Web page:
• rheumatoid arthritis: A chronic and progressive disease in which the immune system attacks the joints. It is characterised by pain, inflammation and swelling of the joints, stiffness, weakness, loss of mobility, and deformity. Tissues throughout the body can be affected including the skin, blood vessels, heart, lungs, and muscles.

Examples

Kathleen Turner, the actress from the movie Body Heat found out when she was in her mid-40s that she suffered from rheumatoid arthritis. The crippling pain made her life almost intolerable. But with the help of medical treatment and exercise, she battled back to return to acting.

Rheumatism or rheumatic disorder is a non-specific term for medical problems affecting the joints and connective tissue. The study of, and therapeutic interventions in, such disorders is called rheumatology. The term “rheumatism” is still used in colloquial speech and historical contexts, but is no longer frequently used in medical or technical literature; there is no longer any recognized disorder simply called “rheumatism.” Some countries use the word rheumatism to describe fibromyalgia syndrome. The term “Rheumatic Diseases” is used to refer to connective tissue disorders.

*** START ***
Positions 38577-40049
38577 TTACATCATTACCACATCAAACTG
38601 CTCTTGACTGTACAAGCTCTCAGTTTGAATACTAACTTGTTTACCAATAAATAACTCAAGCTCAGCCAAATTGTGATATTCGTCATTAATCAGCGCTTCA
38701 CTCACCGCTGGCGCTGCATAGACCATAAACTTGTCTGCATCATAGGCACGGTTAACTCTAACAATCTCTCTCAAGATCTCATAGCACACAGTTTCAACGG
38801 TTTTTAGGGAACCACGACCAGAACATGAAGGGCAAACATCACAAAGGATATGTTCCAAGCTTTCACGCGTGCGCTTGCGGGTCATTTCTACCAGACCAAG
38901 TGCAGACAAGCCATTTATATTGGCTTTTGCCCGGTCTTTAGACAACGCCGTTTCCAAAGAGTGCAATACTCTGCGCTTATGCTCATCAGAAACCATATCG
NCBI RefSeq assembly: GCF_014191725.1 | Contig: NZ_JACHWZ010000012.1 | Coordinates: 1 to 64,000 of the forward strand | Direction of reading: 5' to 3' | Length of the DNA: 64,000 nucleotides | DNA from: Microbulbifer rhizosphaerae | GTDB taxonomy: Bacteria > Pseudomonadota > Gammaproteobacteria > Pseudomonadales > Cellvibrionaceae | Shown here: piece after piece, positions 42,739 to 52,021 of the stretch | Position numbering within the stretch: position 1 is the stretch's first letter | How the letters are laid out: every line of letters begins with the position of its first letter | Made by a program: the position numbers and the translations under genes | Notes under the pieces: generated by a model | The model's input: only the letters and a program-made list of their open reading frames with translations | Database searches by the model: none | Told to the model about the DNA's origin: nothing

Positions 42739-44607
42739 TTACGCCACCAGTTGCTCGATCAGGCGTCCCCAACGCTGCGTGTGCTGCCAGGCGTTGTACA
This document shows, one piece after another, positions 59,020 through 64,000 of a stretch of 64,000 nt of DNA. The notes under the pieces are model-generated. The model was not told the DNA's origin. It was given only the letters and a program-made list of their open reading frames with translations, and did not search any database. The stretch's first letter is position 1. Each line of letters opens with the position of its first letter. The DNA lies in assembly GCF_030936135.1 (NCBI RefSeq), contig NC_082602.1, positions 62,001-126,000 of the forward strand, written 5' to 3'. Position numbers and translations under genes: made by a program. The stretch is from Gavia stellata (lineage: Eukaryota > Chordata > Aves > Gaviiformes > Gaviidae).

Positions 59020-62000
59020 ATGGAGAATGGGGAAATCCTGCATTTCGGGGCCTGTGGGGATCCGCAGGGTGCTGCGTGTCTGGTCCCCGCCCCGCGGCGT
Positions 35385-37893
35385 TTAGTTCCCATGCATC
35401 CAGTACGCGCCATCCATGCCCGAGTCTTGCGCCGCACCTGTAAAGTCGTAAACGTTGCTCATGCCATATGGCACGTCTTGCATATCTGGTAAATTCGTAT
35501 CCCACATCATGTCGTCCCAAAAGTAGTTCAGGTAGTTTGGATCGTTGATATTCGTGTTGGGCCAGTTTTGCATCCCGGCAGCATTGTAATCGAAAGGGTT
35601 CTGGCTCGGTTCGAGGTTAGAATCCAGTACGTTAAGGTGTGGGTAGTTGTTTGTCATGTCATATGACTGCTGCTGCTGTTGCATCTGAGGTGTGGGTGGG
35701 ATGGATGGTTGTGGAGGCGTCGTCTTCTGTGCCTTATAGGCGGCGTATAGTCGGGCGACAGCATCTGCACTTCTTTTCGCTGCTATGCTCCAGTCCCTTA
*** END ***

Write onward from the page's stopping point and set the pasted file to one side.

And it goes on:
image

Rheumatoid Arthritis: A hand affected by rheumatoid arthritis.

Rheumatoid arthritis (RA) is a chronic, systemic inflammatory disorder that may affect many tissues and organs, but principally attacks flexible (synovial) joints. The process involves an inflammatory response of the capsule around the joints (synovium) secondary to swelling (hyperplasia) of synovial cells, excess synovial fluid, and the development of fibrous tissue (pannus) in the synovium. The pathology of the disease process often leads to the destruction of articular cartilage and ankylosis (fusion) of the joints. Rheumatoid arthritis can also produce diffuse inflammation in the lungs, the membrane around the heart (pericardium), the membranes of the lung (pleura), and the white of the eye (sclera), and also nodular lesions, most common in subcutaneous tissue. Although the cause of rheumatoid arthritis is unknown, autoimmunity plays a pivotal role in both its chronicity and progression, and RA is considered a systemic autoimmune disease.

Treatment of Rheumatoid Arthritis